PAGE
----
Support for Mortgage Interest (SMI) payments are designed to help those who find themselves out of work – whether through redundancy, sickness or disability- to continue to make interest payments on their mortgage.
Payments are limited to two years except for those over 60 or those judged unable to work due to sickness or disability. Payments are currently only available to those working less than 16 hours a week and in receipt of Income Support, ESA, Job Seekers Allowance or Pension Credit.
As the recession began to bite in 2009 and house repossessions soared, the waiting period for SMI was cut to 13 weeks. Despite the Tories plunging the country back into recession, the Tories are consulting on increasing this to 39 weeks in January 2013.
This change was quietly announced in a consultation document published at the end of last year (PDF). It will mean householders who face unemployment will now have to wait nine months before receiving any support with housing costs. Few mortgage companies will be prepared to wait so long before calling in the bailiffs. The capital limit, which is the size of the mortgage that can have payments claimed against it, is to be halved from £200,000 to £100,000.
The document also reveals that the Government is considering making payments recoverable, should the householder die or sell the property. Currently those who are long term sick, have children or are pensioners can have mortgage interest paid indefinitely. Those who are simply unemployed have payments stopped after two years. The Government plans to extend this two year limit to include those with children or those who have been moved from disability benefits to job seekers allowance.
The new death tax will see these payments recovered when the claimants dies. The consultation document even reveals that the Government is considering making all SMI repayments recoverable on death.
SMI is to be bundled into Universal Credit, Iain Duncan Smith’s hugely expensive and ludicrously complex overhaul of the benefits system. The draft regulations, which have just been published, explain how the above changes will be enshrined in law, although as yet the Government is too squeamish to tell us the exact figures. So the Universal Credit regulations say that there “is to be a waiting period of [x] months before owner occupier claimants can receive help with their housing costs.”
It is only by referring to the previous document on SMI reform that the Government reveal their true intentions. However the next sentence in the Universal Credit regulations do contain one key phrase which tells us everything we need to know about where welfare reform is heading:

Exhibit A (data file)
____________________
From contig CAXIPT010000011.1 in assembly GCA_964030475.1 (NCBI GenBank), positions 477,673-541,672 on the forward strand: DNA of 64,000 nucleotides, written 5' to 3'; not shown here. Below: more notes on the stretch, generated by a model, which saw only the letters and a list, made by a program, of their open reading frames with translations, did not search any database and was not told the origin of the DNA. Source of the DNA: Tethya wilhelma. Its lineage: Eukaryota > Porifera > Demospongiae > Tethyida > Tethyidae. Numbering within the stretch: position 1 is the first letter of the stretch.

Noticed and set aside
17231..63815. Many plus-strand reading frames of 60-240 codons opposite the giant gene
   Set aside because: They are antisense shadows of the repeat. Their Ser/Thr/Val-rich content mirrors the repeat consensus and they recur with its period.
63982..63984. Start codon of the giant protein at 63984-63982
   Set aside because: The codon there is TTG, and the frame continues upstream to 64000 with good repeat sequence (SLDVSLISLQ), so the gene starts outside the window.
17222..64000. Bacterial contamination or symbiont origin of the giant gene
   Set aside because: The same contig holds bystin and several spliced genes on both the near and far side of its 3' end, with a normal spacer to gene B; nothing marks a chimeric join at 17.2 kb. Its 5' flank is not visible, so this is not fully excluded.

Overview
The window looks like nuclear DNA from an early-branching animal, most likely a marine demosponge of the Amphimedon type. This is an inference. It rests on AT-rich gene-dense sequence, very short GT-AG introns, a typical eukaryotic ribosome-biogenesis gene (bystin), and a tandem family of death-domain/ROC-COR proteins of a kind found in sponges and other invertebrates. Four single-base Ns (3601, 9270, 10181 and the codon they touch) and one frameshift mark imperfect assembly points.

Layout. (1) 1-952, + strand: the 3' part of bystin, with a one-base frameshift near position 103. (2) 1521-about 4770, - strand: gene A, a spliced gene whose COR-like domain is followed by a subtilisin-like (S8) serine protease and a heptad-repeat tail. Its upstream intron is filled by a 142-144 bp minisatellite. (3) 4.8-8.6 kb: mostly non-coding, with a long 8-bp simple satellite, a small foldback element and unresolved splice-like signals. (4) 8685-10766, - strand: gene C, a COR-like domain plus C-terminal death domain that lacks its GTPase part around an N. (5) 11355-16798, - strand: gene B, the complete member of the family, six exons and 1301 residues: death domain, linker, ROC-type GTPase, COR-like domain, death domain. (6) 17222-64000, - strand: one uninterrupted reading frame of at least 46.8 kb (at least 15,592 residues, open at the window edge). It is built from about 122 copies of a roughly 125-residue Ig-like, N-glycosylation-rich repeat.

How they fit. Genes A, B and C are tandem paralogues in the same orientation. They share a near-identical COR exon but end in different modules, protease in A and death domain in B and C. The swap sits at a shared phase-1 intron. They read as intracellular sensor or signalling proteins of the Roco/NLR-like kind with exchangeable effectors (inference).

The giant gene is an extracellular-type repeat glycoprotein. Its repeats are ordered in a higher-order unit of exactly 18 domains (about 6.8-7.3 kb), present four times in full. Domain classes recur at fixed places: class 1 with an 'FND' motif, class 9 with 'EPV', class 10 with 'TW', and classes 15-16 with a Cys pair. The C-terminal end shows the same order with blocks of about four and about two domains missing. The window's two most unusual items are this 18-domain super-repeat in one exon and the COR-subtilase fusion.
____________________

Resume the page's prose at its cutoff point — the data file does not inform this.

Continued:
“This is based on the principle that it is reasonable to expect owner occupiers to make some provision, whether by insurance or savings, to fund their housing costs for a period in the event of a change in their circumstances such as unemployment or sickness.”
The inference is clear. Decent people will be expected to take out redundancy or income protection insurance as the Welfare State is whittled away. The uninsured squeezed middle may now find themselves plunged into mortgage arrears and repossessions should they lose their job or fall ill.
This dovetails with George Osborne’s bungled Child Benefit cuts for higher earners. The intention to undermine the Welfare State is clear. A universal system means that everyone has a stake in the Welfare State. This is being eroded. When the changes to SMI are introduced – which will also see SMI stopped for those who take on a few hours of work a week whilst looking for a full time job – huge numbers of people will no longer have a safety to ensure they can keep their home should they have to give up work.
With incomes continuously squeezed and prices soaring, many families, including those with mortgages, are already close to the breadline. Few will have the means to fund mortgage interest payments for up to nine months should they become ill or unemployed. Those who take out income protection schemes will resent even more than now that their tax and National Insurance payments are funding a Welfare State for other people.
Of course all of this will be cheered by the insurance industry sharks who have lurked in the shadows of welfare reform. It couldn’t be better news for the likes of Unum, the huge income protection insurance firm, who last year launched an advertising campaign for their income protection services. A leaked powerpoint presentation shows how Unum are training up their sales force on the benefit changes they helped design, warning that “benefits will fall significantly short of what most households need to pay their bills.”
Under the current system, those on an average salary get a good deal from the Welfare State. Income Protection schemes are expensive and far less comprehensive that the current benefits system, far from generous as it is. As the Welfare State is further eroded then the income protection racketeers will raise prices. The undermining of the welfare state is a huge confidence trick designed to fleece tax payers. Insurance companies will see their profits increase with every cut to welfare, especially those which attack the slightly better off, such as people affected by changes to Mortgage Interest Support.
The end result, if they succeed, will mean people paying more money for welfare insurance than they ever paid through the tax system, whilst receiving far less comprehensive protection.
All the benefit bashing, the suicides, the disability hate crime, as well as the poverty, homelessness and ill health that has been inflicted by welfare reform has had one key aim in mind. A big fat payday for private sector sharks like Unum.
The draft regulation for Universal Credit have just been published and are open to consultation at: http://ssac.independent.gov.uk/consult.shtml